As to the request to recall the mandate issued on direct appeal, this court has reserved recalling mandates to certain circumstances that do not apply to petitioner's case. In Lee v. State, 367 Ark. 84, 238 S.W.3d 52 (2006), this court identified three factors that must be met to recall a mandate: (1) the presence of a defect in the appellate process; (2) a dismissal of proceedings in federal court because of unexhausted state court claims; and (3) the appeal was a death case that required heightened scrutiny. Petitioner has not met these three criteria. A petitioner who does not met the criteria, including that the matter be a death-penalty case, is not entitled to recall of the mandate. Isom v. State, 2011 Ark. 149 (per curiam) (citing Lee, 367 Ark. 84, 238 S.W.3d 52).
Turning to petitioner's request to reinvest jurisdiction in the trial court to consider a petition for writ of error coram nobis, petitioner has not stated a ground for the writ. A writ of error coram nobis is an extraordinarily rare remedy more known for its denial than its approval. Mackey v. State, 2014 Ark. 491 (per curiam). Coram-nobis proceedings are attended by a strong presumption that the judgment of conviction is valid. Greene v. State, 2013 Ark. 251 (per curiam). The function of the writ is to secure relief from a judgment rendered while there existed some fact that would have prevented its rendition if it had been known to the trial court and which, through no negligence or fault of the defendant, was not brought forward before rendition of the judgment.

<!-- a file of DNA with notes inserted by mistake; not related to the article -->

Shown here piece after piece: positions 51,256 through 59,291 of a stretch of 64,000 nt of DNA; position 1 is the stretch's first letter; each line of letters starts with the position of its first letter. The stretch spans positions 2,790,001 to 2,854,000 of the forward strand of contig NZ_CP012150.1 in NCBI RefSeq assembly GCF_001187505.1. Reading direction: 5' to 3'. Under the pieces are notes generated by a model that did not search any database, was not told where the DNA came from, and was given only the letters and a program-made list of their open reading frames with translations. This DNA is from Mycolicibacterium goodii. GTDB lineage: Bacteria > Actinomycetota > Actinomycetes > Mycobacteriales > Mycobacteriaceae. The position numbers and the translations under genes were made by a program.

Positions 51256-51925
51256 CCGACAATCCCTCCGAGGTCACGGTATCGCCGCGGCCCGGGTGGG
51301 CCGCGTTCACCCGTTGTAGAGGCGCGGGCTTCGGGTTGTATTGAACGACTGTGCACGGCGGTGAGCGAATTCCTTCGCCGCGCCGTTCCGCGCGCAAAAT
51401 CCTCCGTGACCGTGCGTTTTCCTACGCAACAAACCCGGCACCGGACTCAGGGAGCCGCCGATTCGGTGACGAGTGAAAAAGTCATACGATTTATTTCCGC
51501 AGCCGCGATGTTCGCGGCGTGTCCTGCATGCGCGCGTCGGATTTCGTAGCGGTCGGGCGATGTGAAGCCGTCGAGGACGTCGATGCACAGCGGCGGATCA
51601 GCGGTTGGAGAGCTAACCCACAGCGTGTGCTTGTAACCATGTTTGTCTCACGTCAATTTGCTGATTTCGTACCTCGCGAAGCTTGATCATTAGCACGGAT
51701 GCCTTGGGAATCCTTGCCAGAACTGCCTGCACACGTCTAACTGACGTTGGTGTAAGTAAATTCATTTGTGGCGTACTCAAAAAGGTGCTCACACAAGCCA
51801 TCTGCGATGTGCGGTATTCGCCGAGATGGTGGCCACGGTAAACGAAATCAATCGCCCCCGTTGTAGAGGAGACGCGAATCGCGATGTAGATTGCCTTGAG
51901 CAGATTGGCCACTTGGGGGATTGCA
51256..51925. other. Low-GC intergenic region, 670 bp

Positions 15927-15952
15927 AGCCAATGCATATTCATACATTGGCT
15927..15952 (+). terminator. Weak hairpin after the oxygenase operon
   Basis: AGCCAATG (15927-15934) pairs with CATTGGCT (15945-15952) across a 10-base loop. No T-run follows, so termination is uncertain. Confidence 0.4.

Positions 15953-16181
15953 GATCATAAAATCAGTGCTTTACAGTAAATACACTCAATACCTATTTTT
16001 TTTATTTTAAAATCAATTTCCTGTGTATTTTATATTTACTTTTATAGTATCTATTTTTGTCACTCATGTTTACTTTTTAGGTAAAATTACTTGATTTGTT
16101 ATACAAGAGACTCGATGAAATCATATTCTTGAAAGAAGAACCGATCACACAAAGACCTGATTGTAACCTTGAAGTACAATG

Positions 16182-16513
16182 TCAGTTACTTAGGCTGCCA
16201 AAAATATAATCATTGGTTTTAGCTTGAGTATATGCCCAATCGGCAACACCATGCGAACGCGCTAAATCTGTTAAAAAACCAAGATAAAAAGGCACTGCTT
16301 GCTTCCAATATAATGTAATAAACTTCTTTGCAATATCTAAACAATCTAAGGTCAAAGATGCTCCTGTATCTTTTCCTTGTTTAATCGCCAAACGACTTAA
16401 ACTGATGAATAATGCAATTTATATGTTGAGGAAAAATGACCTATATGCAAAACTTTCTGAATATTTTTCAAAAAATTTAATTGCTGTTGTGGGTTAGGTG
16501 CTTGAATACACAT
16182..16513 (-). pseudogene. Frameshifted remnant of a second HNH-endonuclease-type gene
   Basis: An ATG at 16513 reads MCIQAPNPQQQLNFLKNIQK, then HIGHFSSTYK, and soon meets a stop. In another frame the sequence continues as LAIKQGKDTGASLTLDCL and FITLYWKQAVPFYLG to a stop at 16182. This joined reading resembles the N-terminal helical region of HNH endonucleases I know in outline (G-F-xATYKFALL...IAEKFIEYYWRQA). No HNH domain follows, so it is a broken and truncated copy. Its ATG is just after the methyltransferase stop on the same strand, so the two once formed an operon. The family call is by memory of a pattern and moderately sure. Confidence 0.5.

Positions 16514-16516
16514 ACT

Id. The petitioner has the burden of demonstrating a fundamental error of fact extrinsic to the record. Burks v. State, 2013 Ark. 188 (per curiam).
The writ is allowed only under compelling circumstances to achieve justice and to address errors of the most fundamental nature. Mackey, 2014 Ark. 491; Cromeans v. State, 2013 Ark. 273 (per curiam). A writ of error coram nobis is available for addressing certain errors that are found in one of four categories: (1) insanity at the time of trial, (2) a coerced guilty plea, (3) material evidence withheld by the prosecutor, or (4) a third-party confession to the crime during the time between conviction and appeal. Wright v. State, 2014 Ark. 25 (per curiam); Greene, 2013 Ark. 251.
In his petition, petitioner does not contend that there is any specific ground for issuance of the writ that can be said to be within one of the four categories for relief. Instead, he argues ineffective assistance of counsel, trial error, errors by this court in its decision on direct appeal, and the failure of the trial court to consider his Rule 37.1 petition. As stated, the function of the writ is to secure relief from a judgment rendered while there existed some fact that would have prevented its rendition if it had been known to the trial court and which, through no negligence or fault of the defendant, was not brought forward before rendition of the judgment, and the petitioner has the burden of demonstrating a fundamental error of fact extrinsic to the record. Petitioner here has not met that burden. Claims of ineffective assistance of counsel, trial error, and error by the appellate court are not within the purview of a coram-nobis proceeding. See Mason v. State, 2014 Ark. 288, 436 S.W.3d 469 (per curiam).
Finally, petitioner asks that counsel be appointed to " perfect" his petition. As petitioner has not stated a ground for relief under any of the remedies that he invokes, the motion for counsel is denied.
Petition and motion denied.